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Marvin's Room

EntertainmentMoviesFamilyRobert De NiroDiane KeatonHume Cronyn

Wednesday December 18, 1996

     There is a core of substance in "Marvin's Room," and persuasive acting to back it up. Which makes it a special pity that the filmmakers didn't trust viewers to have the necessary intelligence to figure that out for themselves.
     Instead of clarity and restraint, Jerry Zaks, a respected theater director in his film debut, has chosen to emphasize the piece's gimmicky cornball humor. And instead of respecting the audience's sensitivity, the film uses an egregiously syrupy score by Rachel Portman to cue every emotional response like a sitcom laugh track. As a result the film's actors have to fight against the sentimental thrust of "Marvin's Room" just as much as characters they play fight against one another.
     It's a tribute to how good the film's trio of stars is that they force the film to be more natural and honest than it wants to be on its own. Diane Keaton and Meryl Streep relish playing off each other as Bessie and Lee, sisters who have not been in contact for 20 years, and Leonardo DiCaprio, after a mannered start, does equally well as Lee's sullen teenage son Hank.
     One reason the actors do so well is that the late Scott McPherson's script, based on his admired play, revolves around a pair of meaty themes. The first and most apparent is family hatreds, how the anger you feel toward close relatives--parents, brothers, sisters, whatever--can torment and burn like no other anger on Earth.
     The second strain is more slow in developing, but more lasting: the benefits of being a caregiver, what the play calls "the gift of giving love." McPherson, who died of complications of AIDS in 1992, was very specific in interviews about relating this theme to the ongoing epidemic, and its notion that people are fortunate to have the opportunity to give love even if it's not reciprocated is a powerful one.
     Though he's not visible in the play, the film presents us with a flesh-and-blood Marvin (Hume Cronyn). He's the barely there paterfamilias of a Florida family, bedridden and dying for 20 years, "taking it slow," daughter Bessie notes mordantly, "so I don't miss anything."
     For all those years Bessie has looked after her father and her Aunt Ruth (a misused Gwen Verdon), a ditsy aunt who is too scatterbrained to do anything but watch soap operas. But now Bessie has been diagnosed with leukemia, and her best hope of treatment lies in a bone marrow transplant from one of three possible donors: her sister and her two nephews.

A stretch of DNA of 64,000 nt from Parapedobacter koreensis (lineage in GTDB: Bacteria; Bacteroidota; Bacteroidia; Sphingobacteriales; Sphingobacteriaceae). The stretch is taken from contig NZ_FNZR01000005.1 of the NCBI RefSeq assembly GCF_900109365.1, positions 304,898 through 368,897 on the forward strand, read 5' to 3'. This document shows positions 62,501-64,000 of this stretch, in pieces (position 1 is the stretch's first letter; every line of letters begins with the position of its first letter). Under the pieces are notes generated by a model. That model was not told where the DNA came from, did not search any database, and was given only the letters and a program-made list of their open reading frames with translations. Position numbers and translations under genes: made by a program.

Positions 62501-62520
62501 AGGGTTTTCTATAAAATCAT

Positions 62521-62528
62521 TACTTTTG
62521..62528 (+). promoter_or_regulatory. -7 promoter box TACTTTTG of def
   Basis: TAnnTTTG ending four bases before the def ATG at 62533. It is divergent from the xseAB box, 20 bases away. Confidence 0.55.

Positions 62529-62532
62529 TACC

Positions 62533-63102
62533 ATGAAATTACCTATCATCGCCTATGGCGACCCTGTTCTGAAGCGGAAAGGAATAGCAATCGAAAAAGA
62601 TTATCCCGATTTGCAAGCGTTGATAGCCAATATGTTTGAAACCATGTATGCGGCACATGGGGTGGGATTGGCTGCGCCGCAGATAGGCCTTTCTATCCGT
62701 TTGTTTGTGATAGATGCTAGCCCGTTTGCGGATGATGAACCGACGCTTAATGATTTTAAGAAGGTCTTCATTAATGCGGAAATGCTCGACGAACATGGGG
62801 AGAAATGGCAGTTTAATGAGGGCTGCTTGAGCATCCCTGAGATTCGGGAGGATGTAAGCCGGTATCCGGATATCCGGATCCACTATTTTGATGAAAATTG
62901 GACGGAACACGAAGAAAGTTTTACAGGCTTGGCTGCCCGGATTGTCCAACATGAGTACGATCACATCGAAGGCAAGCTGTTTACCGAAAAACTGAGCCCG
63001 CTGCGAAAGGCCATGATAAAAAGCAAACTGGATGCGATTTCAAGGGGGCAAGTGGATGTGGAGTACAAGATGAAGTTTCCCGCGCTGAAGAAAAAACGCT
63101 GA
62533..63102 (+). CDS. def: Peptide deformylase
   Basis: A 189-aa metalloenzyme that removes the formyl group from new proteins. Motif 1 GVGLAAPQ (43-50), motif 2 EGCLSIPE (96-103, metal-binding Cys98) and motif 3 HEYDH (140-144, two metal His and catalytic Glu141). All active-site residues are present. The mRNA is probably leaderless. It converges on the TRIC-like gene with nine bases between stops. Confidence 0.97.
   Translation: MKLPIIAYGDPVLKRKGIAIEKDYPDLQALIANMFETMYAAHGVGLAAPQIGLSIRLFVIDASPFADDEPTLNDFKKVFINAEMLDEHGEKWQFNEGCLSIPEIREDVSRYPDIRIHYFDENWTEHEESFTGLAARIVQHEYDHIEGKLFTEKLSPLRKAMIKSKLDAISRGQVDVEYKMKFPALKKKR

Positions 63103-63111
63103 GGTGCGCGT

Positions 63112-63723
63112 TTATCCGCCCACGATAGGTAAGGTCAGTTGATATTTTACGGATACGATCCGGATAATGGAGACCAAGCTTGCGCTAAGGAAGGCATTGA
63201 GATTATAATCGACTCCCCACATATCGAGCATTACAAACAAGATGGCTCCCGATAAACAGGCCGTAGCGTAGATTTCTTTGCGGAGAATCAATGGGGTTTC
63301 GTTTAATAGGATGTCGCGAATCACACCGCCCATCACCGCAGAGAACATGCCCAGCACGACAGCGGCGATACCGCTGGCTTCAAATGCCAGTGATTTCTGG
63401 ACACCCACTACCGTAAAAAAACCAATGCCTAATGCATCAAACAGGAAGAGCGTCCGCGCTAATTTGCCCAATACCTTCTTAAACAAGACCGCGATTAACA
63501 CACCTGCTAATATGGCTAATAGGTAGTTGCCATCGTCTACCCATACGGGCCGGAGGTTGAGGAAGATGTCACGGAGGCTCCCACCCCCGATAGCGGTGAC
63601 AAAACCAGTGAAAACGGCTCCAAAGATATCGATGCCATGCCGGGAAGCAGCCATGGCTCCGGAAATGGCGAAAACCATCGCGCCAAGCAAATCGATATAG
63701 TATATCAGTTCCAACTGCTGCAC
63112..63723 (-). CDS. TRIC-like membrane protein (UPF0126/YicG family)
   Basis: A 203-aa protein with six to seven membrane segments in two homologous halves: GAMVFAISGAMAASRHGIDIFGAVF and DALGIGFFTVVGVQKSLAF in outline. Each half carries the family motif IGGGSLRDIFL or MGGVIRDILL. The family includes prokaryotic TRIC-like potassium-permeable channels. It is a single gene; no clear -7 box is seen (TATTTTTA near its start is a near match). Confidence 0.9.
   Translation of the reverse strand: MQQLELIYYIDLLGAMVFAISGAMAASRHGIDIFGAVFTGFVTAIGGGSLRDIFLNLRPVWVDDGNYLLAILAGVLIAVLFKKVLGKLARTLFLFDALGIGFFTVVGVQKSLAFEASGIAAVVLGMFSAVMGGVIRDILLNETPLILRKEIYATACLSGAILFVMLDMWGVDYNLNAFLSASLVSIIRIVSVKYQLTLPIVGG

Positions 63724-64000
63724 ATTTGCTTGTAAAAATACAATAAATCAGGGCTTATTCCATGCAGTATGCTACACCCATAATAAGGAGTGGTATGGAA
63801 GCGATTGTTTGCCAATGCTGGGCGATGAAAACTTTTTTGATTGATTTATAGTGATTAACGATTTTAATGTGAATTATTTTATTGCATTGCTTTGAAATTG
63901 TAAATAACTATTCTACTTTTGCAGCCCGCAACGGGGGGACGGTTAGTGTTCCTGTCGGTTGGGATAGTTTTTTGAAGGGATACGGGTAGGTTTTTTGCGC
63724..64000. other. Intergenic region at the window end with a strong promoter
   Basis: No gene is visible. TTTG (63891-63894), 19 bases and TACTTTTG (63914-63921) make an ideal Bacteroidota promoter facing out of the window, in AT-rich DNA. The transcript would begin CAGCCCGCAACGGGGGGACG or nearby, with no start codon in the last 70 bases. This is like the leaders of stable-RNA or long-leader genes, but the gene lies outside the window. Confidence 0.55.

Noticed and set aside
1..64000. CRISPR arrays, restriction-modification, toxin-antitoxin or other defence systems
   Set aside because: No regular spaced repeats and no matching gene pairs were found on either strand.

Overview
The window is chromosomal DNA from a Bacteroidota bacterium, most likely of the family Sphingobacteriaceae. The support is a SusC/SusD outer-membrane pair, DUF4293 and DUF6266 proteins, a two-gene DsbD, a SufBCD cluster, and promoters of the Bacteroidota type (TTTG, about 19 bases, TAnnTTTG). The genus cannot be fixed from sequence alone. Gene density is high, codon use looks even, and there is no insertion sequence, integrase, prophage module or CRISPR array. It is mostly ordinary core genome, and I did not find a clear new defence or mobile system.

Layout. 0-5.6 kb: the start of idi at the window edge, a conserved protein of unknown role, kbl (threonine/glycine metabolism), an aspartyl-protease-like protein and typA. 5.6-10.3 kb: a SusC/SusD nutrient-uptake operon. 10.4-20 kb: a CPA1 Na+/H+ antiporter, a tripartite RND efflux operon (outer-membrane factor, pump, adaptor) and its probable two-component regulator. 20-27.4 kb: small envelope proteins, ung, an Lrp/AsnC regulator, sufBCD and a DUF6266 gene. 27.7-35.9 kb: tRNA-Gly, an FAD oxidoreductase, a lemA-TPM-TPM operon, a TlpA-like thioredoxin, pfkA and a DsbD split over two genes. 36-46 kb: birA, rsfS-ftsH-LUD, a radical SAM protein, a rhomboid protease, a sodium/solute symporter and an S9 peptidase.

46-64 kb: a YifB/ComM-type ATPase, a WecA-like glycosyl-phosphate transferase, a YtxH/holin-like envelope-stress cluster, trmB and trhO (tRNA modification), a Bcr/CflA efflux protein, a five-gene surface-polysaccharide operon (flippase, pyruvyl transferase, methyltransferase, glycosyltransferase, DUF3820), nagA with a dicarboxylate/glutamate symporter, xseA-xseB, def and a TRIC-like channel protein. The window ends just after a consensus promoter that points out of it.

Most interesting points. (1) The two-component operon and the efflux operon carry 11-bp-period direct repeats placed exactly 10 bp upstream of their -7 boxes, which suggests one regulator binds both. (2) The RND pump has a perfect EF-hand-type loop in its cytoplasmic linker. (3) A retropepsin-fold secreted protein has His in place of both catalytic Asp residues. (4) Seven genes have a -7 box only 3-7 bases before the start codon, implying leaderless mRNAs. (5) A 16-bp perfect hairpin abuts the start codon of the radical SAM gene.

Always angry and on edge, with the sensitivity and compassion of a post, Lee is a hard case who fled Florida when her father had his stroke. Now a single mother living in Ohio and hoping to get her life together via a degree in cosmetology, Lee's idea of quality parenting is yelling, "I said, 'Stop it,' " so it's no shock she's having trouble with her eldest son.
     Trouble is perhaps too mild a word for what's going on with Hank. Age 17, he's burned the family house down and is now a resident of a state mental hospital. Hank has inherited his mother's mulish sullenness and though he agrees to accompany her and his brother Charlie (Hal Scardino) to Florida, he refuses to commit to having his bone marrow tested.
     Given this as a backdrop, it's to be expected that toes get stepped on at the reunion, starting with Bessie's greeting of her estranged sister: "Look at you. . . . Are you that old?" Family emotions, as someone says, are like a big bowl of fishhooks, difficult to grasp individually.
     Though comedy is an intrinsic part of the play, director Zaks has not found a way to translate it effectively on screen. All the characters inserted for comic variety--from Verdon to Robert De Niro's Dr. Wally and his manic brother Bob, played by Dan Hedaya--are more than awkward, they're irritating because they get in the way of the film's main satisfaction.
     That would be enjoying the ensemble acting as the newly reunited family comes to grips with one another. Playing the frumpy, uncertain Bess, Keaton is enormously touching, and Streep must have had great fun with the bitch on wheels part of Lee. As for DiCaprio, who slides a little too easily into the morose Hank's shoes, he too gets more real as the film goes on.
     Despite the quality of the performances, "Marvin's Room" remains a mixed bag. It is too stagy too often, and there is that weakness for the obvious, like using a drive by the ocean to symbolize zest for life.

Marvin's Room, 1996. PG-13, for thematic elements and brief language. A Scott Rudin/Tribeca production, released by Miramax Films. Director Jerry Zaks. Producers Scott Rudin, Jane Rosenthal, Robert De Niro. Executive producers Tod Scott Brody, Lori Steinberg. Screenplay by Scott McPherson, based on his play. Cinematographer Piotr Sobocinski. Editor Jim Clark. Costumes Julie Weiss. Music Rachel Portman. Production design David Gropman. Art director Peter Rogness. Set designer Tracey Doyle. Running time: 1 hour, 33 minutes. Meryl Streep as Lee. Leonardo DiCaprio as Hank. Diane Keaton as Bessie. Robert De Niro as Dr. Wally. Hume Cronyn as Marvin.

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